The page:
It is illegal for foreign organizations or individuals to purchase ads to influence political campaigns. Social media, like Facebook, derive their revenue from advertisers. Advertising on social media has advantages over other media such as television. The social media enables advertisers to identify likely targets for their ads which makes them more cost effective than ads that are not targeted to an identified audience. It is also easier to disguise the identity of those who purchase ads on Facebook and other social media outlets.
Facebook determined that a Russian troll farm, located in St. Petersburg, called the Internet Research Agency, had spent $100,000 on Facebook ads during the 2015 and 2016 election cycle. The agency is financially supported by a wealthy individual with a personal relationship to Putin and Russian intelligence agencies. They followed the pattern that advertisers typically employ. During the 2015 campaign they tracked Facebook users who responded to divisive cultural issues such as race, immigration, gun control etc. They then targeted those users with divisive ads during the 2016 election cycle. They also focused their ads on geographic areas much like political campaigns do during an election. Facebook did not comment on which candidate was helped by the ads. However, it is pretty clear that Trump's campaign made extensive use of divisive cultural messages.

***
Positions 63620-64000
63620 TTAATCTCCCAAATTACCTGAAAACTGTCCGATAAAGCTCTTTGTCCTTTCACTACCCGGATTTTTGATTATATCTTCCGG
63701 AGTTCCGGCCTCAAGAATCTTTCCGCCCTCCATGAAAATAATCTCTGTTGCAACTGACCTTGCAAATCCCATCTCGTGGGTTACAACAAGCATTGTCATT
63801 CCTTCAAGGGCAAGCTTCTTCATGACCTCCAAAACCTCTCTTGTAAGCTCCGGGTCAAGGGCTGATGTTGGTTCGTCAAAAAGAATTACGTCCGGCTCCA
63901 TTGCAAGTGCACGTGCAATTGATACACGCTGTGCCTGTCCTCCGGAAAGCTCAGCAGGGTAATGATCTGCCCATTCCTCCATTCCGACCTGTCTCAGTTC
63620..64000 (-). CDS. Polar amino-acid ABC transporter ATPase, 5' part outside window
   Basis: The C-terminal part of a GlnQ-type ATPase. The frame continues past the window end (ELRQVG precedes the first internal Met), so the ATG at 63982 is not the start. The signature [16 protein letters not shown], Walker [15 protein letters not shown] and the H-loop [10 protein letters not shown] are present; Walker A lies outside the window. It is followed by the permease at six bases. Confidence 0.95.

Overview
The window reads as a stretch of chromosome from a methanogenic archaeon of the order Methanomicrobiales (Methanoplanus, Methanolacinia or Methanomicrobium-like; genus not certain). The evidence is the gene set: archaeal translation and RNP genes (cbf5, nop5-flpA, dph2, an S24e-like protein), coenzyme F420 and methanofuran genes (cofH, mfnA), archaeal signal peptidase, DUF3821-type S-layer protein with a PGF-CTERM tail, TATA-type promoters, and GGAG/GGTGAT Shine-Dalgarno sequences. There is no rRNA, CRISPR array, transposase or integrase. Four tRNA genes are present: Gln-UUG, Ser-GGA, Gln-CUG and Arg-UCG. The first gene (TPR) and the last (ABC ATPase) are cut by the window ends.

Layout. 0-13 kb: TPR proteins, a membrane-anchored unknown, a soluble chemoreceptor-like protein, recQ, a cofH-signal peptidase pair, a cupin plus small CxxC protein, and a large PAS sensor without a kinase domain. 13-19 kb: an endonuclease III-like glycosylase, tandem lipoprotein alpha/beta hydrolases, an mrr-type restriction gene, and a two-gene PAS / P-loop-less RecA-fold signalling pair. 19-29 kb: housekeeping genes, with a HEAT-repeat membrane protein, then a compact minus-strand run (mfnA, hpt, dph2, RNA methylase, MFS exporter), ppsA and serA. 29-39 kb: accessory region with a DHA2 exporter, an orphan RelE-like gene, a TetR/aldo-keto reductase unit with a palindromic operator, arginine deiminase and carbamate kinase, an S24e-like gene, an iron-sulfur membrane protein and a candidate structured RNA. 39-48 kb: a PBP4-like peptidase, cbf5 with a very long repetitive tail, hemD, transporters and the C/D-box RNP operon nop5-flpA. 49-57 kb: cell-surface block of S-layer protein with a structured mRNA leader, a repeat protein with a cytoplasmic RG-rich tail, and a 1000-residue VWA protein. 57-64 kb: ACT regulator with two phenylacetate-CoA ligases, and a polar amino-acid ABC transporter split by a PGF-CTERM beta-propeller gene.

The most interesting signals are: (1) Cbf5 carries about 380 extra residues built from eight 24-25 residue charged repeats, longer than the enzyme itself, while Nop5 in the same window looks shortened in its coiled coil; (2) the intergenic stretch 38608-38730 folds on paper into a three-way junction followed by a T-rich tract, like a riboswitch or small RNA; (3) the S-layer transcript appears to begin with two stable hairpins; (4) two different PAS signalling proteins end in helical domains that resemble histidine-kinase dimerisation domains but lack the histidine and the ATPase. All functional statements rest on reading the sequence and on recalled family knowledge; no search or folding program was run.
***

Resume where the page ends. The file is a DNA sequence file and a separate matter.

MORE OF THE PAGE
Facebook did not reveal any connections between the Russian troll farm and the Trump campaign, However, Trump's campaign obviously had lots of information that might have been useful to the Russian troll farm. Trump's digital media operation was managed by his son-in-law Jared Kushner. His operation also hired a consulting firm which uses sophisticated analytic tools to inform digital marketing efforts.